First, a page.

I would paraphrase that wisdom: “WE do not need to be more successful people.  We desperately need to be peacemakers, healers, restorers, storytellers and lovers of all kinds.”  

Yes, desperately.   The Nothing’s are killing us.

Keith

2/3/2014

keithelder.com

“Claypool, Bigger Rooms, and the Way We Grow”

If I had to sum up the life journey in a few words, I think I would choose hope (what keeps us in the game)…then transformation (growth)…and ultimately, holiness (peace with God, neighbor, and self).

My experience and observation would suggest that the transformation/growth part happens in stages.  We go to a seminar or a seminary or retreat.  We meet or lose a special someone.  We read an earth-shaking book.  We are diagnosed with a life-threatening illness.  However it happens, we wake up in a different place.

I was at a seminar in Birmingham. The speaker/presenter was the late, great, John Claypool.  Having converted from a childhood in the Baptist Church to the Episcopal Church, Claypool became known for his appreciation of grace, his buttery-smooth delivery and his piercing insight.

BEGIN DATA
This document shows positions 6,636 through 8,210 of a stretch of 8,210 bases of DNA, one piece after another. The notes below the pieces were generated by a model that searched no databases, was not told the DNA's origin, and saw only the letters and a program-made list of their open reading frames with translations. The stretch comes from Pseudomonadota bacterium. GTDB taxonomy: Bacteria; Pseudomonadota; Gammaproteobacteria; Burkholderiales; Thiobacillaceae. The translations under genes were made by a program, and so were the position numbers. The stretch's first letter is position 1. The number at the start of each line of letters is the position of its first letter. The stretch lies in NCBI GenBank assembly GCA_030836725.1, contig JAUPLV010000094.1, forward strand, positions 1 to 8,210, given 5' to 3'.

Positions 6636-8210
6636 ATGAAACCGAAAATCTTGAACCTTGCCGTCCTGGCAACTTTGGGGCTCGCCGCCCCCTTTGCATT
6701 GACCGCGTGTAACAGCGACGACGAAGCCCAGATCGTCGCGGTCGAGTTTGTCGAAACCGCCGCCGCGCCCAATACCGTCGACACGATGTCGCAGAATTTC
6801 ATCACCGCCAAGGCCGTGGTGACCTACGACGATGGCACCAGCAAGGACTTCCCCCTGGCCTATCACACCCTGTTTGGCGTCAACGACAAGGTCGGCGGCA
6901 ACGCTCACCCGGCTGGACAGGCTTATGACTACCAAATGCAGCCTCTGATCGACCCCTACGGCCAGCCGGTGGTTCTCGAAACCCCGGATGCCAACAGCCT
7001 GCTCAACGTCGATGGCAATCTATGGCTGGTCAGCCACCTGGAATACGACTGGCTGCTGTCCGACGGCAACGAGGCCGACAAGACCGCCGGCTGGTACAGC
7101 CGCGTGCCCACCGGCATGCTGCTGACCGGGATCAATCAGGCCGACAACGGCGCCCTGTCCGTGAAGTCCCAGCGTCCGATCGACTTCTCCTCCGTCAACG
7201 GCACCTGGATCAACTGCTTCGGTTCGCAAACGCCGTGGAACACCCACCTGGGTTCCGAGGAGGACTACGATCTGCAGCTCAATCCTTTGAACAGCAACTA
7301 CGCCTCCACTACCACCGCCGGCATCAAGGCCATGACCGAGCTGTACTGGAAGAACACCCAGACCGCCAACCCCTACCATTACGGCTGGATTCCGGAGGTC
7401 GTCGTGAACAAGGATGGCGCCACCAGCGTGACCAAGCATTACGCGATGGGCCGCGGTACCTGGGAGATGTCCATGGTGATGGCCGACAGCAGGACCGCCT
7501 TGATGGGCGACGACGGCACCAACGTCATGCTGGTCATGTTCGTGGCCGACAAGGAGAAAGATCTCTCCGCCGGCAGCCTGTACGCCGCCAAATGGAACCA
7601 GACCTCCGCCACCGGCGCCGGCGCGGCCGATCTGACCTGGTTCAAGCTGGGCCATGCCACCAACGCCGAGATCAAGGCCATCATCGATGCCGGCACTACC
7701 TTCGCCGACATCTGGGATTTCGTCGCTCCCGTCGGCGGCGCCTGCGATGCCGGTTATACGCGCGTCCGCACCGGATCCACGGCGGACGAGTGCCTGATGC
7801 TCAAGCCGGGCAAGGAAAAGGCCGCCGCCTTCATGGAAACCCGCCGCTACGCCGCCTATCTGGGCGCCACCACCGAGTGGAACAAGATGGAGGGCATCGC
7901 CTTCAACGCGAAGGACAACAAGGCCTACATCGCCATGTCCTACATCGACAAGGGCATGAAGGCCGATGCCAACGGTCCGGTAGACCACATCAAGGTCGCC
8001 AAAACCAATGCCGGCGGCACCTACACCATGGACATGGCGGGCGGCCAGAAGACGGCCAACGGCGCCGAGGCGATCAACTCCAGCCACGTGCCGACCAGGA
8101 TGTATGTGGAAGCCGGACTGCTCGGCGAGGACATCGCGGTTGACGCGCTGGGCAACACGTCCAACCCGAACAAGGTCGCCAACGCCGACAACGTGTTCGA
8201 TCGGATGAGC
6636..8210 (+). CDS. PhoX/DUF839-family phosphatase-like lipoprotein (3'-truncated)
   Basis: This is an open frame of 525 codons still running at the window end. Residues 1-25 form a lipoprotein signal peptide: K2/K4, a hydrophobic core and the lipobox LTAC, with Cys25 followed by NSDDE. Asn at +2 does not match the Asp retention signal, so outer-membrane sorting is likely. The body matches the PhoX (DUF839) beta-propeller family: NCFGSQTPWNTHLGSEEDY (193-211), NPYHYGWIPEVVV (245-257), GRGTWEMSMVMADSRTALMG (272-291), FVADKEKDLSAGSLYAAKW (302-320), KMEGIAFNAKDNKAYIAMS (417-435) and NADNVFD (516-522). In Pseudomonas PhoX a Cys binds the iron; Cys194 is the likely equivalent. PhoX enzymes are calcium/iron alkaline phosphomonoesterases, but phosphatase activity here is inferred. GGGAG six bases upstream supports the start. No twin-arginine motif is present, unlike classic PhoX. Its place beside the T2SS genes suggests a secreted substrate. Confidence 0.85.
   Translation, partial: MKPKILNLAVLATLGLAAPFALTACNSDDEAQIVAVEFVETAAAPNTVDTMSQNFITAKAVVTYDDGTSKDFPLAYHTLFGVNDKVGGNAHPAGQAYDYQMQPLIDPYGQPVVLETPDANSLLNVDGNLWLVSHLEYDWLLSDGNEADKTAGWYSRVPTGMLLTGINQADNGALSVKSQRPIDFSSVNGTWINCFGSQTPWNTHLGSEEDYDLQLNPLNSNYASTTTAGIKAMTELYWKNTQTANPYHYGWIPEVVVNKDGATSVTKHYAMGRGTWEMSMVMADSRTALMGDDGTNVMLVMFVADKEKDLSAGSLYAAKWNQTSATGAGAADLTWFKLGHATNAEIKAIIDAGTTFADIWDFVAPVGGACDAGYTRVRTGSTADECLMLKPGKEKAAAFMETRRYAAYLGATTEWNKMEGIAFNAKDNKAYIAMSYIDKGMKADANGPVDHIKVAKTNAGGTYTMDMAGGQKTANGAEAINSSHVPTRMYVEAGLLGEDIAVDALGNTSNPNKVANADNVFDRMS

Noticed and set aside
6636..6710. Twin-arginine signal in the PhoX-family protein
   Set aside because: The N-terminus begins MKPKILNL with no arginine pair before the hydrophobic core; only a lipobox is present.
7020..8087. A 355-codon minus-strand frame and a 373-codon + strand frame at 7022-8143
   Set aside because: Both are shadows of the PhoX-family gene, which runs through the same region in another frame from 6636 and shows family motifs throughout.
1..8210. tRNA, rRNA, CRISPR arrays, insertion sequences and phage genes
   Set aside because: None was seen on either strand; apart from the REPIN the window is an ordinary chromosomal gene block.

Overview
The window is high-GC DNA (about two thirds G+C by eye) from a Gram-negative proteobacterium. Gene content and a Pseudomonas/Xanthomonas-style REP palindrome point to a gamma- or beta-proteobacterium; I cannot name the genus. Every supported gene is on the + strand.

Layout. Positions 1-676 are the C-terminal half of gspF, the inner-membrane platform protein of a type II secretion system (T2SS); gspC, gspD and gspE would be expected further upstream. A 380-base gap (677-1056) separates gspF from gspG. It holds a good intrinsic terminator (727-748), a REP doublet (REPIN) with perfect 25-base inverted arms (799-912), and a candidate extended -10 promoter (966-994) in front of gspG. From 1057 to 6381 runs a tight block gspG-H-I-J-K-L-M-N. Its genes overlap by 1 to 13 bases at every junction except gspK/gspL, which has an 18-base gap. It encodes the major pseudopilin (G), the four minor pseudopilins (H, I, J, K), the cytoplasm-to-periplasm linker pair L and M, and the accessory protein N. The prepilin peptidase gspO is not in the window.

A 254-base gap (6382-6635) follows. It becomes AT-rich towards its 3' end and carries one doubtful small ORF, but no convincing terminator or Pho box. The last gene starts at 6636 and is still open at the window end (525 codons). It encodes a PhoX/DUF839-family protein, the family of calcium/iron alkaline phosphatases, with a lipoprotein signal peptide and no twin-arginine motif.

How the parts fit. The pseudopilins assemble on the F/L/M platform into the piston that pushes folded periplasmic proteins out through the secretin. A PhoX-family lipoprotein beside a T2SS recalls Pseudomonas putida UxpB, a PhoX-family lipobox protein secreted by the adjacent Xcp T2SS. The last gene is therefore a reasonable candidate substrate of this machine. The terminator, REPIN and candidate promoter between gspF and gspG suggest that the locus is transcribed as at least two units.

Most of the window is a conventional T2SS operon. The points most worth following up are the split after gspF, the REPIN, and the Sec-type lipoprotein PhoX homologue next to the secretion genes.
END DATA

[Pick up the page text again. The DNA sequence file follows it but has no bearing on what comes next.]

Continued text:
Insight for the day (in paraphrase):

“You know, we all start out in a little room—our mother’s womb. It is warm…safe…comfortable.  All our needs are met.  But one day a traumatic event occurs—we are thrust into a bigger room…the delivery room to be exact.  Bright lights, noise, cold.  We cry, “We want to go back!”  But in time, we adjust   We get used to “the new digs”…accustomed to a world of Mom’s nursing and Dad’s knee bouncing and siblings’ sparring.  Life’s good.  But then the day comes when we are yanked out and thrust into yet a bigger room—school. It is strangers and books, lunch and recess, and teachers and homework.  Yikes!  But, over time, we adjust….”

Claypool talks of other rooms—leaving home, marriage, work, retirement, and inevitably Heaven.  His point: that growth is a process of moving from smaller rooms to bigger rooms.  Call them chapters or stages, but the move from one to the next will be uncomfortable at best, excruciating at worst.  It’s a trauma… a new perspective…a gnawing dissatisfaction.  But something makes the old status quo unacceptable.

What room are you in at present?  Does it light your fires and bring you joy?  Maybe you’re in a new room with a mix of discomfort, excitement and fear.  Maybe you are in transition.